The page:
Gus Sara | The Subrogation Strategist | September 4, 2018
In Woodrum v. Ga. Farm Bureau Mut. Ins. Co., 815 S.E.2d 650 (Ga. Ct. App. 2018), the Court of Appeals of Georgia considered whether the lower court properly disqualified a contractor as an expert witness and excluded the contractor from offering lay opinion testimony regarding the value of a property. The Court of Appeals held that, while the lower court properly disqualified the contractor as an expert witness, it improperly excluded the general contractor’s lay opinion testimony regarding the value of the property. This case establishes that, in Georgia, a lay witness can provide opinion testimony on the value of a property if the proponent of the testimony demonstrates that the witness had an opportunity to form a reasoned opinion.
In Woodrum, the plaintiffs sued their property casualty insurance carrier, Farm Bureau Mutual Insurance Company (Farm Bureau Mutual), because of a dispute over the appropriate value of their insurance claim after a tree fell on their home. The plaintiffs argued that the tree fall caused cracks in the foundation, which diminished the value of the property. Farm Bureau Mutual disagreed with the plaintiffs’ contentions and only paid for repairing the damage. In support of their argument, the plaintiffs introduced an affidavit from the general contractor who made the repairs to their home. The contractor opined, based on his experience and visual inspection of the home, that the cracks in the foundation diminished the value of the property. Farm Bureau Mutual filed a motion to exclude the contractor as an expert witness. The lower court granted the motion and, in addition, excluded the contractor’s lay opinion testimony as to the value of the property. The court then granted Farm Bureau’s motion for summary judgment, which the plaintiffs appealed.
The Court of Appeals agreed with Farm Bureau Mutual that the contractor did not sufficiently describe the methodology by which he formed his opinion, and thus could not offer expert opinion testimony. However, the Court of Appeals held that the lower court erred in excluding the contractor’s lay opinion testimony. The appeals court’s decision was based primarily on Georgia statute OCGA 24-7-701(b), which states that a witness need not be an expert to testify as to a property’s value if he or she has had an opportunity to form a reasoned opinion. In determining whether the contractor had an opportunity to form a reasoned opinion, the appeals court considered whether the contractor had sufficient knowledge, experience and familiarity with the property. The court found that the contractor’s affidavit and deposition testimony established that he had sufficient knowledge and experience in building homes, as well as familiarity with the home and, thus, he could offer a lay opinion as to the diminished value of the home. As such, the Court of Appeals reversed the lower court’s ruling that the contractor could not offer lay opinion testimony on the property’s value and, in addition, reversed the lower court’s decision granting summary judgment in Farm Bureau Mutual’s favor.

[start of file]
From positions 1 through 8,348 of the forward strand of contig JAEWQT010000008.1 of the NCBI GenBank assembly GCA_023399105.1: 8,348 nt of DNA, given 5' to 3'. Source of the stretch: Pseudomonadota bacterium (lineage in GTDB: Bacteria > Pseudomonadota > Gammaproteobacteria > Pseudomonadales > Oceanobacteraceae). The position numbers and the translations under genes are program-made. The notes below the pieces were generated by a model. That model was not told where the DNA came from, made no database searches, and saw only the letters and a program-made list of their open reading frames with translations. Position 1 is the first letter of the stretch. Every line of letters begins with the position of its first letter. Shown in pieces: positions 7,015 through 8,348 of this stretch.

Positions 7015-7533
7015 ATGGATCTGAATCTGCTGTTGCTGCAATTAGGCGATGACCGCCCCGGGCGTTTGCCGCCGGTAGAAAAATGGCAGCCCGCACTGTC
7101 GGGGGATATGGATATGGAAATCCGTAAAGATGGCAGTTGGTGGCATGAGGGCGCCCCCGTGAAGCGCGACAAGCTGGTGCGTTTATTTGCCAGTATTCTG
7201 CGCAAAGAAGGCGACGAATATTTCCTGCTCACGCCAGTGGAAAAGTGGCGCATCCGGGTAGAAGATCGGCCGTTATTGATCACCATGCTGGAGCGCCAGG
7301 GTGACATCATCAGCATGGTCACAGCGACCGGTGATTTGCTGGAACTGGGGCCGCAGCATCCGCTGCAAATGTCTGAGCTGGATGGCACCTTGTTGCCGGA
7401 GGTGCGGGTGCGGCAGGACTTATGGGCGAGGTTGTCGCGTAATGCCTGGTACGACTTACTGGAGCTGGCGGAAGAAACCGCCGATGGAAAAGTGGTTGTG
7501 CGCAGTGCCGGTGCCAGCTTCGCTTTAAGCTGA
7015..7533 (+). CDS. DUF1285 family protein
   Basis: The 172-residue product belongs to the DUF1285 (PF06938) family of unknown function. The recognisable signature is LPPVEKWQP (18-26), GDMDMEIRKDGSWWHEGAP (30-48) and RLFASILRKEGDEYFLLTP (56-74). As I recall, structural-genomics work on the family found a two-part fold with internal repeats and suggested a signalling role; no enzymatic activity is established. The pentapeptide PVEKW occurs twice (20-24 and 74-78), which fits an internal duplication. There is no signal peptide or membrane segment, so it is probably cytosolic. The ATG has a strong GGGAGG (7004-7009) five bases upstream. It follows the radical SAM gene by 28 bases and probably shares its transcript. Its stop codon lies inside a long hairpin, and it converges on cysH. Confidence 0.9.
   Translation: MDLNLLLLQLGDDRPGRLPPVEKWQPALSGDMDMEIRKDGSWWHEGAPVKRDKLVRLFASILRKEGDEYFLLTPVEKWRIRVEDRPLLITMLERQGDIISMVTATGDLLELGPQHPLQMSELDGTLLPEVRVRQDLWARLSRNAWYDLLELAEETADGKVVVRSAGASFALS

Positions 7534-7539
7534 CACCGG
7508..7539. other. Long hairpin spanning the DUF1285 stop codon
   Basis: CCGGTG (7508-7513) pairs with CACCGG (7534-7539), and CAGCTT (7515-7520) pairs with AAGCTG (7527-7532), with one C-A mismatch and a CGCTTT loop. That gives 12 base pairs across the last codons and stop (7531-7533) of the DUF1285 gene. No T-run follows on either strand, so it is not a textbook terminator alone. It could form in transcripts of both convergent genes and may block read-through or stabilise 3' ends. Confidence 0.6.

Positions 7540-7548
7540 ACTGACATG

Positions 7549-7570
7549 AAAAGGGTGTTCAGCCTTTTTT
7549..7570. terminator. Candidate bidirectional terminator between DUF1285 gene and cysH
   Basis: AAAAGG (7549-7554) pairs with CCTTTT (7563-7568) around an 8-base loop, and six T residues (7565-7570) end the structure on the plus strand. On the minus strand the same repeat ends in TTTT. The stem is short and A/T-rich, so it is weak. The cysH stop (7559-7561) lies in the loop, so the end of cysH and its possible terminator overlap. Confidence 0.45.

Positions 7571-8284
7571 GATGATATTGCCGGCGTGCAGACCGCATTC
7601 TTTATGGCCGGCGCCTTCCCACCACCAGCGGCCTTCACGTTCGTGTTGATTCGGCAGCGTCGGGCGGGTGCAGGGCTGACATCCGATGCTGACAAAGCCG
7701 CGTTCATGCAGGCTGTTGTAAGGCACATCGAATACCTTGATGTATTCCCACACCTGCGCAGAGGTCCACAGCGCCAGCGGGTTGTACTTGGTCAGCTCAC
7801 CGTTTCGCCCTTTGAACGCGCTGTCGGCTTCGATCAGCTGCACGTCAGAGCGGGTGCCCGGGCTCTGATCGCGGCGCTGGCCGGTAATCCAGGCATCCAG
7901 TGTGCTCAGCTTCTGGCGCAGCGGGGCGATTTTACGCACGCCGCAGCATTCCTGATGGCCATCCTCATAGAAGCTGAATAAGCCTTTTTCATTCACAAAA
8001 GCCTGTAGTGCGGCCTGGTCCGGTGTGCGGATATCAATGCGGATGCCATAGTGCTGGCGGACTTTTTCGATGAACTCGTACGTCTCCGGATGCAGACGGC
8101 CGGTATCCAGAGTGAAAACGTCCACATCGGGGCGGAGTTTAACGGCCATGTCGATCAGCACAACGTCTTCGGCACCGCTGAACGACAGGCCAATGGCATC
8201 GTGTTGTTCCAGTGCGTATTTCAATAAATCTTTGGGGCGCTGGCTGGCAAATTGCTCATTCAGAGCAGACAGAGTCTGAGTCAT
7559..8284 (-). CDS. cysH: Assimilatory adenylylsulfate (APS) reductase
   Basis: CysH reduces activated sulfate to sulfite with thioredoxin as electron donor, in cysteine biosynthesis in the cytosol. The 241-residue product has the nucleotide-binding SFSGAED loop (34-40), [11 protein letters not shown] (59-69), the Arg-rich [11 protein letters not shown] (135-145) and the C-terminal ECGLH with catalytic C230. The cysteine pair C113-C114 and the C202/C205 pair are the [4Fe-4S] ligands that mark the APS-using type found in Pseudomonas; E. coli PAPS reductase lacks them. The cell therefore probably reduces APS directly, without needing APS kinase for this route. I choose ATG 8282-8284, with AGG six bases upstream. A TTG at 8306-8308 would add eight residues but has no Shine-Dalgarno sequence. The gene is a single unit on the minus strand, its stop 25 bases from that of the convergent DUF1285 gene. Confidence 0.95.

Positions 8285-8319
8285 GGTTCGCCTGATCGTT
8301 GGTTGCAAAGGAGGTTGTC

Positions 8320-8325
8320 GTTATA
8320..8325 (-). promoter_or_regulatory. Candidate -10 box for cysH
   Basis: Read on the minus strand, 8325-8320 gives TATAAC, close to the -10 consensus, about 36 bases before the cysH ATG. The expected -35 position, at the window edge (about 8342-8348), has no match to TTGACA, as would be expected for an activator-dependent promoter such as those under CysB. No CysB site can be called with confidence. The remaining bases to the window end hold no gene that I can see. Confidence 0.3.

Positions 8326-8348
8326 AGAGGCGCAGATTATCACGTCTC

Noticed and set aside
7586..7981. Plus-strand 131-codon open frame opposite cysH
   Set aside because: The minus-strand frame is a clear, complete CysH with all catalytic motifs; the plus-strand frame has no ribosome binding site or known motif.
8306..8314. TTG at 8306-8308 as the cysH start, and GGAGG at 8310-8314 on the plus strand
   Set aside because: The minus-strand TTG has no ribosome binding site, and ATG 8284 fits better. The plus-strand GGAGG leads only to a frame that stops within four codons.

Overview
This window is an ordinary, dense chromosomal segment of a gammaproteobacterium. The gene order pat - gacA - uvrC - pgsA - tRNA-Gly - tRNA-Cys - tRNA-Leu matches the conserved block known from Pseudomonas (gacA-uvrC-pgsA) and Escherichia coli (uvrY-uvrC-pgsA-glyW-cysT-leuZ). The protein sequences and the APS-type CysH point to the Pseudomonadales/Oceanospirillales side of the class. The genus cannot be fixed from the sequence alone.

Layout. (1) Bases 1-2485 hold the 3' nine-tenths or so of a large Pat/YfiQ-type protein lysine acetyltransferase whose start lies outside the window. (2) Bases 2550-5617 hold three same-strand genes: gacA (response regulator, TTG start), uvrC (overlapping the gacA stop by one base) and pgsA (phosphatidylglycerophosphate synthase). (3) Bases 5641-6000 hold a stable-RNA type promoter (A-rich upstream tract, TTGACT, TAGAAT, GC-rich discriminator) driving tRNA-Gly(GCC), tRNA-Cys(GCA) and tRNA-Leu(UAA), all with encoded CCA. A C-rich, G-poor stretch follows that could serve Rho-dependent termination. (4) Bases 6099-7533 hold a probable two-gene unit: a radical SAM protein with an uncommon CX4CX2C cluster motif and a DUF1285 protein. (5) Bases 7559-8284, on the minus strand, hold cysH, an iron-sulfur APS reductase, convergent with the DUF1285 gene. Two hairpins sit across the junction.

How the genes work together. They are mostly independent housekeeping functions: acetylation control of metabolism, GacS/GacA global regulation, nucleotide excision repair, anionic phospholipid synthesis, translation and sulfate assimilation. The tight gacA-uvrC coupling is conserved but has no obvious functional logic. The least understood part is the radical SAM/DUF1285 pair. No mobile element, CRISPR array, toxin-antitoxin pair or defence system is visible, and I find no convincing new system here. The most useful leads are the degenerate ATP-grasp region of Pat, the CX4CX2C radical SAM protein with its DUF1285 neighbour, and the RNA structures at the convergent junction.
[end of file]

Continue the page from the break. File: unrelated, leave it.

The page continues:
The Woodrum decision reminds us that, in Georgia, a witness does not need to qualify as an expert to testify about the diminished value of a property if the witness has had an opportunity to form a reasoned opinion. The Court of Appeals’ holding is helpful to subrogation plaintiffs because the admissibility standard for lay opinion testimony is far less burdensome than the admissibility standards for expert witnesses.